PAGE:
In addition, many photographs are not mentioned in the text. In the Leptis chapter Plates 2, 13, 14, 35, and 36: I added them in suitable places. Similarly in the Sabratha chapter Plates 43, 47, 49, 50, 51, 54, 56, and 62‑67. A third group of Plates (72-97) have no chapter of their own, and only three of those are mentioned under Leptis or Sabratha: you will find the others on the Table of Illustrations page.


As almost always, I retyped the text by hand rather than scanning it — not only to minimize errors prior to proofreading, but as an opportunity for me to become intimately familiar with the work, an exercise which I heartily recommend: Qui scribit, bis legit. (Well-meaning attempts to get me to scan text, if successful, would merely turn me into some kind of machine: gambit declined.)

This transcription was minutely proofread. I ran a first proofreading pass immediately after entering each chapter; then a second proofreading, detailed and meant to be final: in the table of contents above, the chapters are shown on blue backgrounds, indicating that I believe them to be completely errorfree; red backgrounds would mean the chapter had not received that second final proofreading. The header bar at the top of each chapter page will remind you with the same color scheme.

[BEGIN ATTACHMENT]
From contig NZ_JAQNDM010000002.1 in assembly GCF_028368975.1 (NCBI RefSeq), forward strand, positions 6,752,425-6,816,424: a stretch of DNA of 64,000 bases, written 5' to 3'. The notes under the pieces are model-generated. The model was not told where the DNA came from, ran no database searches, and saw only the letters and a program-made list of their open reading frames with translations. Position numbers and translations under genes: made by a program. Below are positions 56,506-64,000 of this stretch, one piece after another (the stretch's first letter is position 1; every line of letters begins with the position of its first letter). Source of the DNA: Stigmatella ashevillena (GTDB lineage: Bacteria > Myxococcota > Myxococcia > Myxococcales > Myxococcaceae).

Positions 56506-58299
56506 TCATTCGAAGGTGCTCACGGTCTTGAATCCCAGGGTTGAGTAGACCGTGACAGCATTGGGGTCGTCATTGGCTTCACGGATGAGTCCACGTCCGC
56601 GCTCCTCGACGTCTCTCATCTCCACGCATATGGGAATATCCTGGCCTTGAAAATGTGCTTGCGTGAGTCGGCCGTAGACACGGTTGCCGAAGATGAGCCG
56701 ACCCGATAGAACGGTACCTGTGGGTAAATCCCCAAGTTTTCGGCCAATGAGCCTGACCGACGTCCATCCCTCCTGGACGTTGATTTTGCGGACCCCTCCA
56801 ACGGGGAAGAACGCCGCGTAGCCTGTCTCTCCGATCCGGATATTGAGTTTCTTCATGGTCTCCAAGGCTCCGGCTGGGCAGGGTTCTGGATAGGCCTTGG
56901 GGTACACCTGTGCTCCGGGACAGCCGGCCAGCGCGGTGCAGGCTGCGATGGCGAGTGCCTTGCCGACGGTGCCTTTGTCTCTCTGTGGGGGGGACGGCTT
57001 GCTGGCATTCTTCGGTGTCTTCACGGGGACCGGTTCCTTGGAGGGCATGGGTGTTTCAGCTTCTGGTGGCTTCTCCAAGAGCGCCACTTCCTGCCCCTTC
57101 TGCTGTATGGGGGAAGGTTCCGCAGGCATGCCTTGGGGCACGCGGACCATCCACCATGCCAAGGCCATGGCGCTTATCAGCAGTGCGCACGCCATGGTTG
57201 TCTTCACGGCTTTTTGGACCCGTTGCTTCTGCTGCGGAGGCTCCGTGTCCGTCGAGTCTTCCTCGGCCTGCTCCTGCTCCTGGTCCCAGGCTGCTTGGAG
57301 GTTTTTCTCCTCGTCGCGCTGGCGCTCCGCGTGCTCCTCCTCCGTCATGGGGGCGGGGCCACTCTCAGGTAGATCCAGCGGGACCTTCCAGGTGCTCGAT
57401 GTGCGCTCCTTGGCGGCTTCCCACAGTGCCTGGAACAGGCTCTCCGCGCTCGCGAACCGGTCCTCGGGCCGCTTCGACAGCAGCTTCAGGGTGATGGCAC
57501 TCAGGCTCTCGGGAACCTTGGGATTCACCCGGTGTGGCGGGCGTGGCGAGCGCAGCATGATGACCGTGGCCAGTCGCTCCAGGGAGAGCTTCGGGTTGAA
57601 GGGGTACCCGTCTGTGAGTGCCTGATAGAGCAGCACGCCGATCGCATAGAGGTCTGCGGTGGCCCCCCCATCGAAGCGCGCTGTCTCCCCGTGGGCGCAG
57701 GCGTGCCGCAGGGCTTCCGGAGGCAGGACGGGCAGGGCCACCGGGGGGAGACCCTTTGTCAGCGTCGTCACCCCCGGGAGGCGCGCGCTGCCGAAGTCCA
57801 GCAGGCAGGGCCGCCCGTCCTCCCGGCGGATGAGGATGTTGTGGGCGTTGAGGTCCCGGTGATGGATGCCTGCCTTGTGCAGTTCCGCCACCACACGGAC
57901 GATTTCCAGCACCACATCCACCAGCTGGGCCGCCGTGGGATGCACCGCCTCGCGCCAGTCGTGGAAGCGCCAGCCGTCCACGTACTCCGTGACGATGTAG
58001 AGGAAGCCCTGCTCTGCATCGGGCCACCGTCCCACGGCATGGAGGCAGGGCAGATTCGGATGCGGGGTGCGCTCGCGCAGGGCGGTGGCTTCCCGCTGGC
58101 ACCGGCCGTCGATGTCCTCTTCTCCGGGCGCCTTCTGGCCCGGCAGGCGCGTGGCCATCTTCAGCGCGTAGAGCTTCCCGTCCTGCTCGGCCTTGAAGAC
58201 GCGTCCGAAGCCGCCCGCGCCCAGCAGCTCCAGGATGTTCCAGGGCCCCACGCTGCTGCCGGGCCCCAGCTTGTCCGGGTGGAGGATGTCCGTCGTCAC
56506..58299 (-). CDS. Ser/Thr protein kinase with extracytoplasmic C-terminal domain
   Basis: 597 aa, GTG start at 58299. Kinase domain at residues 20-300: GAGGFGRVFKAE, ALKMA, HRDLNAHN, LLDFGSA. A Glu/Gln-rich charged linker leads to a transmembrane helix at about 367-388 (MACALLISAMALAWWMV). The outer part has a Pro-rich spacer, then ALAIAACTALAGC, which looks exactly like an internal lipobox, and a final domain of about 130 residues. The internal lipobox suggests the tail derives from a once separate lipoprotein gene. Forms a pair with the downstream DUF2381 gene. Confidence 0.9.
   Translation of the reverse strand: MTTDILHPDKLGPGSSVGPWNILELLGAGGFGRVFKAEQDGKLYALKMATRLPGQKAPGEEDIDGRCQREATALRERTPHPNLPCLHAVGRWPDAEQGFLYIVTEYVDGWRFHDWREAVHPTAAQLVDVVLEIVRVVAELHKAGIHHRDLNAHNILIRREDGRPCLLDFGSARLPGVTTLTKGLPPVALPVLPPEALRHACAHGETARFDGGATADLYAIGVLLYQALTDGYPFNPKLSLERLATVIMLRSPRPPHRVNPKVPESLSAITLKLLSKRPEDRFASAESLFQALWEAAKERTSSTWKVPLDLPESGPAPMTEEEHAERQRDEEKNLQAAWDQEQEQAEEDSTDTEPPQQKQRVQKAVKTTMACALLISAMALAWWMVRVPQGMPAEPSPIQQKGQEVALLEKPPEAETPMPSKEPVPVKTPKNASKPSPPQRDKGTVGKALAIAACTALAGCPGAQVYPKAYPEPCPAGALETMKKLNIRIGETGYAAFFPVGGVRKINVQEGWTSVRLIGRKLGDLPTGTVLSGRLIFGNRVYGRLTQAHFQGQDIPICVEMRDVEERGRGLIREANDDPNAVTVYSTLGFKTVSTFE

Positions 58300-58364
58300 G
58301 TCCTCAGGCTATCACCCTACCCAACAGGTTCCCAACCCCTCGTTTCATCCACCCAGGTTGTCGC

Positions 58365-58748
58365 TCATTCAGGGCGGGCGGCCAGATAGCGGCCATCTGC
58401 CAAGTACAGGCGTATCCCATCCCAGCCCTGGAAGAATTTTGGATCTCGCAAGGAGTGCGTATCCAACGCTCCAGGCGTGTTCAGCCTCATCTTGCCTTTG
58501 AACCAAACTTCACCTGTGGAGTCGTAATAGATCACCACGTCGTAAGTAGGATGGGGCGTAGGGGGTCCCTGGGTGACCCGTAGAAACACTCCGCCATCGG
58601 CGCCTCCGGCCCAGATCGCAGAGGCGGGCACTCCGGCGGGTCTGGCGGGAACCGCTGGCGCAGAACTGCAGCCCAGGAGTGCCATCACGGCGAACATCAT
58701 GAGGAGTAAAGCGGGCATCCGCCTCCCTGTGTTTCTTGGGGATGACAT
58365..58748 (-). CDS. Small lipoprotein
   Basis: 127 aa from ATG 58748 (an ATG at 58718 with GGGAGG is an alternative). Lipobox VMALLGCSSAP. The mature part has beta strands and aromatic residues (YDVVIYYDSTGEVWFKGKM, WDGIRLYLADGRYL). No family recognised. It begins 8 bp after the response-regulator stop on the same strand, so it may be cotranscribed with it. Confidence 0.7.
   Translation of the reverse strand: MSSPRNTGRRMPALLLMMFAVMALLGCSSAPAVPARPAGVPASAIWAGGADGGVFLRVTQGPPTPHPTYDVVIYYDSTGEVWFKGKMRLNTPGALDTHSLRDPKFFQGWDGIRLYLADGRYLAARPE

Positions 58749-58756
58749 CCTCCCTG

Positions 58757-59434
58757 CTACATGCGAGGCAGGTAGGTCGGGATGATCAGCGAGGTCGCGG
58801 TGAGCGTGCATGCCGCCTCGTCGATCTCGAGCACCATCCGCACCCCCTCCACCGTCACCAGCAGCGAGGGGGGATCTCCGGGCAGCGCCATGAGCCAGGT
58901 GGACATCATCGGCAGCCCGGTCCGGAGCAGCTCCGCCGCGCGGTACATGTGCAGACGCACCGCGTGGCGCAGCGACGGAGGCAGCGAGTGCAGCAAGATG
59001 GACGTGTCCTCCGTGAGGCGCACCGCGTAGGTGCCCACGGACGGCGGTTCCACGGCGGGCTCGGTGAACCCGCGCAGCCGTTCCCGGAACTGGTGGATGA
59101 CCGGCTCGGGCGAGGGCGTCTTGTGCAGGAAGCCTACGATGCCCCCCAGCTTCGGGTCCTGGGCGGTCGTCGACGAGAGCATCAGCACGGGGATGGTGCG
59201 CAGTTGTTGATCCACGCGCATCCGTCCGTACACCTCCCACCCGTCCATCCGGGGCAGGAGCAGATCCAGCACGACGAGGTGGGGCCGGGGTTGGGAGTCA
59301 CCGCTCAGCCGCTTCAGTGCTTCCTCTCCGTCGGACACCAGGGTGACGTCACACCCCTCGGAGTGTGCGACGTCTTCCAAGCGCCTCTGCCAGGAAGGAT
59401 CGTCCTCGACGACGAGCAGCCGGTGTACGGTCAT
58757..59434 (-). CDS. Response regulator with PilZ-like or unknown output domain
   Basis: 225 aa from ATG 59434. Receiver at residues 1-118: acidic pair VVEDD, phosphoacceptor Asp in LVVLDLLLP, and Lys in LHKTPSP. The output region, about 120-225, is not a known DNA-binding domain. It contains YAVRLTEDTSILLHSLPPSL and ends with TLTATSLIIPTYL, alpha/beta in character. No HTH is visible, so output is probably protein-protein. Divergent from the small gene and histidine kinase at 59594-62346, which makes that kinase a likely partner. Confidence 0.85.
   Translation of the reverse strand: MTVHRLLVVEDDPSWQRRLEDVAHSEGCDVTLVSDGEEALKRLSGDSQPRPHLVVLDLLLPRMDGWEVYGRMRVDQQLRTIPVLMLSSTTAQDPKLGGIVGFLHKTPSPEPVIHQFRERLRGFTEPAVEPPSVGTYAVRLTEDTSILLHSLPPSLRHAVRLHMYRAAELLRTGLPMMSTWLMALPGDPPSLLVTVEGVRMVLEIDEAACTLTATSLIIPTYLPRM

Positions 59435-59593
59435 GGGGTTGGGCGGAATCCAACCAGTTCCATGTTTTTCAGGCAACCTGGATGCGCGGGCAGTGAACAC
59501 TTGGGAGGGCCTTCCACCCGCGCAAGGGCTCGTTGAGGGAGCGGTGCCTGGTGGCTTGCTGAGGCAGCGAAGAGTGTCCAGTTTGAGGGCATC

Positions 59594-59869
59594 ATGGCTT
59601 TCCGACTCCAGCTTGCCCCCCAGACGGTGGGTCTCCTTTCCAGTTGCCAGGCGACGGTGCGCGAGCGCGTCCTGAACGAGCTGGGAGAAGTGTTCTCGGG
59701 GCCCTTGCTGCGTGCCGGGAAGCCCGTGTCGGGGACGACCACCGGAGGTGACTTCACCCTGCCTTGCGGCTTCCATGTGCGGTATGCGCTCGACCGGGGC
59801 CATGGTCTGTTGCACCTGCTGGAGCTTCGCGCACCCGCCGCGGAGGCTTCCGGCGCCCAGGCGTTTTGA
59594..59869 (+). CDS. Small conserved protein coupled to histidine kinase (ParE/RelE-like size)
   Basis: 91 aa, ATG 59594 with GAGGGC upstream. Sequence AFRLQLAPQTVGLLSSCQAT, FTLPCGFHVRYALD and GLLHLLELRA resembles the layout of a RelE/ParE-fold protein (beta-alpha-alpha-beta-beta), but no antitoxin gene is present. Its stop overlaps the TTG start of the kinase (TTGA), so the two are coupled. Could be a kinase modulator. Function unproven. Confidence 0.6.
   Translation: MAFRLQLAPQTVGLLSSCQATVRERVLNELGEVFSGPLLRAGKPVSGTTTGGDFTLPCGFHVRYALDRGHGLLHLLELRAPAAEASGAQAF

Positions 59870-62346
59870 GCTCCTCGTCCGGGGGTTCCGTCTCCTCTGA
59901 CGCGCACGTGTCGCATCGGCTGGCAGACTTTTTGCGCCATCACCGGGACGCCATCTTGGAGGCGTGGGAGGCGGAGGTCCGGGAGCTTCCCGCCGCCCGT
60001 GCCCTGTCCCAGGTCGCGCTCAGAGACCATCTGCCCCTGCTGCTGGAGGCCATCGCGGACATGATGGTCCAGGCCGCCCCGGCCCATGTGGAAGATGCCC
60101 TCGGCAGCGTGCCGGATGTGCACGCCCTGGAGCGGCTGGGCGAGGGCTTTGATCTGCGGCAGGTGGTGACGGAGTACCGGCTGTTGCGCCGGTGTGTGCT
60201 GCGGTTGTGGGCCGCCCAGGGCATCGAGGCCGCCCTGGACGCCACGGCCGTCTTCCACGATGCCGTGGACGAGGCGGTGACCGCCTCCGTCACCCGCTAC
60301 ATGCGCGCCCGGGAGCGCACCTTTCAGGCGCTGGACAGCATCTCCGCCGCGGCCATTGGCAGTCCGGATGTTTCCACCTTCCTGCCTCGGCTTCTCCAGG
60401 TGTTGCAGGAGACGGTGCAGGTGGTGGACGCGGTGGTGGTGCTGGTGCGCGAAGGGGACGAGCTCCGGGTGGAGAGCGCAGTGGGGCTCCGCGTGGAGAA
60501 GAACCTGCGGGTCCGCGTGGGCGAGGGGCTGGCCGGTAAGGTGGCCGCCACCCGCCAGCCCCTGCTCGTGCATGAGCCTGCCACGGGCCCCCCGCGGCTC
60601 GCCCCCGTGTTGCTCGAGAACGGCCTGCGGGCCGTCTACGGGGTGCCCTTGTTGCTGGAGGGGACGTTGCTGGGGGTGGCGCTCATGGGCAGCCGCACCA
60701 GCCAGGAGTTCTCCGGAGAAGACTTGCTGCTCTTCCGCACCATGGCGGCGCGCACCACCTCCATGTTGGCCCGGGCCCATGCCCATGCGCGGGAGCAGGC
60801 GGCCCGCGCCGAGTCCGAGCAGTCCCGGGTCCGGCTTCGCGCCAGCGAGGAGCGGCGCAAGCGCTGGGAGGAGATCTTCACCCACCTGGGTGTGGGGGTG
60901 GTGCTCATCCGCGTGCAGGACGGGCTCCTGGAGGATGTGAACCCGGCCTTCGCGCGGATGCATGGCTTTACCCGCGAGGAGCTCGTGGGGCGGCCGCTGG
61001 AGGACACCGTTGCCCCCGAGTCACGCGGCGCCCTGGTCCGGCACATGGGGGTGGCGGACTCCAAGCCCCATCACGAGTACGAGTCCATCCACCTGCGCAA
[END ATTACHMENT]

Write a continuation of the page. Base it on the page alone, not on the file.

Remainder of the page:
The print edition was well proofread; there were only three typographical errors, all of them very minor, and merely marked by a dotted underscore like this: as elsewhere on my site, glide your cursor over the underscored words to read the variant. Bullets before measurements provide conversions to metric, e.g., 10 miles. Very occasionally, also, I use this blue circle to make some brief comment.

Inconsistencies or errors in punctuation are remarkably few; they have been corrected to the author's usual style, in a slightly different color — barely noticeable on the page when it's a comma for example like this one, but it shows up in the sourcecode as <SPAN CLASS="emend">.

Any other mistakes, please drop me a line, of course: especially if you have the printed edition in front of you.

Pagination and Local Links

For citation and indexing purposes, the pagination is indicated by local links in the sourcecode and made apparent in the right margin of the text at the page turns (like at the end of this line p57 ). Sticklers for total accuracy will of course find the anchor at its exact place in the sourcecode.

In addition, I've inserted a number of other local anchors: whatever links might be required to accommodate the author's own cross-references, as well as a few others for my own purposes. If in turn you have a website and would like to target a link to some specific passage of the text, please let me know: I'll be glad to insert a local anchor there as well.

[image ALT: Six Corinthian columns, in two groups of three separated by a slight space. They stand on the top of a sort of circular staircase sloping across the photograph down to the right foreground. They mark the top of a Roman theatre in Lepcis Magna (Libya); on this site the image serves as the icon for the book 'Cities in the Sand'.]

The icon I use to indicate this subsite is the book's photograph — Plate 10 — of elements of the Roman theatre of Lepcis (as the city's name is usually spelled today).

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Site updated: 23 Nov 20